Estelle: The Stone Girl by Alyssa B. Sheinmel

book cover for The Stone Girl by Alyssa B. SheinmelThe Stone Girl by Alyssa B. Sheinmel (Tweet!)
Publication Date: August 28, 2012
Publisher: Random House Children’s Books
Pages: 224
Target audience: Mature young adult
Keywords: eating disorders, New York City, friendships, mother/daughter relationships
Format read: ARC from NetGalley (Thanks!)

Summary: Meet Sethie, a high school senior, living in New York City and doing anything she can to maintain her ‘ideal’ weight.

A character like Sethie is one we all know — a straight A student who wants to go to a good college (like Columbia), wants to be able to go up to her boyfriend and kiss him, a girl who looks in the mirror and doesn’t like what she sees.

At 17, Sethie can get in her college applications early but isn’t sure what her relationship with Shaw (her boyfriend?) is all about. It’s simply easier to let him take the lead and make the first move so she doesn’t destroy the delicate balance that is their relationship. She’s just sort of there.

That’s Sethie’s general MO in this novel. She’s not passionate about much more than maintaining her 110 pounds or less. (In fact, she quits yearbook because she doesn’t want to worry about the snacking that goes on.) There are flickers of another girl in there especially when she befriends Janey and they do everyday girl things like buy tight clothing and get all dolled up for frat parties.

From third person, Sethie’s behavior is still worrisome and alarming. There isn’t the same character connection and I felt like I was looking into windows and watching what these people were doing. I could not reach out and help — I was only an observer.

I didn’t know when and if Sethie would reach a breaking point. I feared what that would bring and while most stories regarding eating disorders build to a Broadway style complex, this one did not. It was gradual and calm and ordinary in a good way. The author, who reveals she suffered from an eating disorder in her teens, does present a different perspective which I appreciated. It felt believable and not weighed down by drama.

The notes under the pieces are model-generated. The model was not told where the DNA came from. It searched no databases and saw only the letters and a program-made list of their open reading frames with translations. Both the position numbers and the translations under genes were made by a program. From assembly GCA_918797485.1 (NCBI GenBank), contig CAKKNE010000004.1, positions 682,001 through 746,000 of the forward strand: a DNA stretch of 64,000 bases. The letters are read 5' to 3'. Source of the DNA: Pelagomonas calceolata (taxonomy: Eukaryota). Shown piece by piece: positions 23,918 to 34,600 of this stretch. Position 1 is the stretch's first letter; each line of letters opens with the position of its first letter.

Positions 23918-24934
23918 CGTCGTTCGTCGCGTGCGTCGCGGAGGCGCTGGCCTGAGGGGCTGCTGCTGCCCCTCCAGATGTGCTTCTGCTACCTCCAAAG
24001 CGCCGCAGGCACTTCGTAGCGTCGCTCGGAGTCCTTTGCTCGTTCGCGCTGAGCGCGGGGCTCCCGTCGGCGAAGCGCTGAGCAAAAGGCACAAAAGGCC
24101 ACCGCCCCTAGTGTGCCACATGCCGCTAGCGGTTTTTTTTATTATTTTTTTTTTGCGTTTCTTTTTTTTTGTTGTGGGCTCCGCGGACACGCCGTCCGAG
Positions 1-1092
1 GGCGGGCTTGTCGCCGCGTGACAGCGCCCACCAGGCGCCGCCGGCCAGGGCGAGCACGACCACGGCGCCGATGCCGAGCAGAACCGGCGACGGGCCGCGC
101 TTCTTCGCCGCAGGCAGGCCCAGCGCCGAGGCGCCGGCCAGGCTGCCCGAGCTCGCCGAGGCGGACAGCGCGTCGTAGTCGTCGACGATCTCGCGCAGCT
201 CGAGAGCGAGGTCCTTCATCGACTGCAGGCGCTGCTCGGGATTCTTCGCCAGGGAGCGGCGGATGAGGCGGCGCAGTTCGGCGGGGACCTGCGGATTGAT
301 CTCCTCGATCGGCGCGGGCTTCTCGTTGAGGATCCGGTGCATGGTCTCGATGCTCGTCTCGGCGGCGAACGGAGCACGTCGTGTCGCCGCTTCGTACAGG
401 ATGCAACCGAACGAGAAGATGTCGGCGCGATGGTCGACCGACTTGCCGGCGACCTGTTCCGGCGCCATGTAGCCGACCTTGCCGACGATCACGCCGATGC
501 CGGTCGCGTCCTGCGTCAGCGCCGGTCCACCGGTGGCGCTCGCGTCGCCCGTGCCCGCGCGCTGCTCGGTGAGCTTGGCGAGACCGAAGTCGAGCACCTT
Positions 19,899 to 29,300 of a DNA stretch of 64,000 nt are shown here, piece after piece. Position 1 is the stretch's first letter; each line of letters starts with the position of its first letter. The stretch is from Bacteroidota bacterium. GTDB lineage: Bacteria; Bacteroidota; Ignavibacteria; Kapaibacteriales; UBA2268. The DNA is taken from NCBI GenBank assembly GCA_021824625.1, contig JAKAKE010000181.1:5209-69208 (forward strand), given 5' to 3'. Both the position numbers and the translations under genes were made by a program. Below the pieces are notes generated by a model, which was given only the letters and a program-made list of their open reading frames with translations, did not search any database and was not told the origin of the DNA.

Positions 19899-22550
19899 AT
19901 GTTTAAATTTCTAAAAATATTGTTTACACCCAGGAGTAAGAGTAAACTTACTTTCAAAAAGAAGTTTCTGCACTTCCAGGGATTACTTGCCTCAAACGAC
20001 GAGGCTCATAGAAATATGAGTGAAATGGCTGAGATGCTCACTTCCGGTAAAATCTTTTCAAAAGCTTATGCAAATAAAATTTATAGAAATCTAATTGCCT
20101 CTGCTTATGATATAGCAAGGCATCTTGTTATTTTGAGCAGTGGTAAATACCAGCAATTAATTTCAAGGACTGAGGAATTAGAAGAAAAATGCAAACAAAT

In fact, Sethie was not about drama at all. She did not like to make ripples and preferred standing in the shadows. One thing I couldn’t grasp was her relationship with her mother. Was I imagining her mom ignoring her daughter? Or was she simply an observer like the reader? Waiting and waiting until the right time to butt in? It wasn’t like her lack of a relationship with her mother or Shaw forced her to seek attention by losing weight. It didn’t seem Sethie had interior motives. She was addicted to this ideal and couldn’t let go.

While this novel focuses on serious subject matter, I did love the chemistry between Sethie and Janey – even though at first I didn’t trust their budding friendship. (Call me a cynic.) And later, I adored a character named Ben who brought a ‘giant’ amount of life into a very gray and stormy story.

Sheinmel’s writing is crisp and edgy and down-to-earth. She taps into a familiar subject matter, not by creating something cataclysmicly new but focusing on the everyday realities of those living with the disease, those who just find themselves in it
and can’t figure out if they want a way out or not. Despite the distance I felt from Sethie, I still liked her and my fondness for her paired with Sheinmel’s fast paced story made this a seamless read for me. (I only put it down twice.) Plus I loved how clearly it was written — every paragraph, every word seemed deliberate and served a purpose and that is something I don’t see nearly enough in young adult books.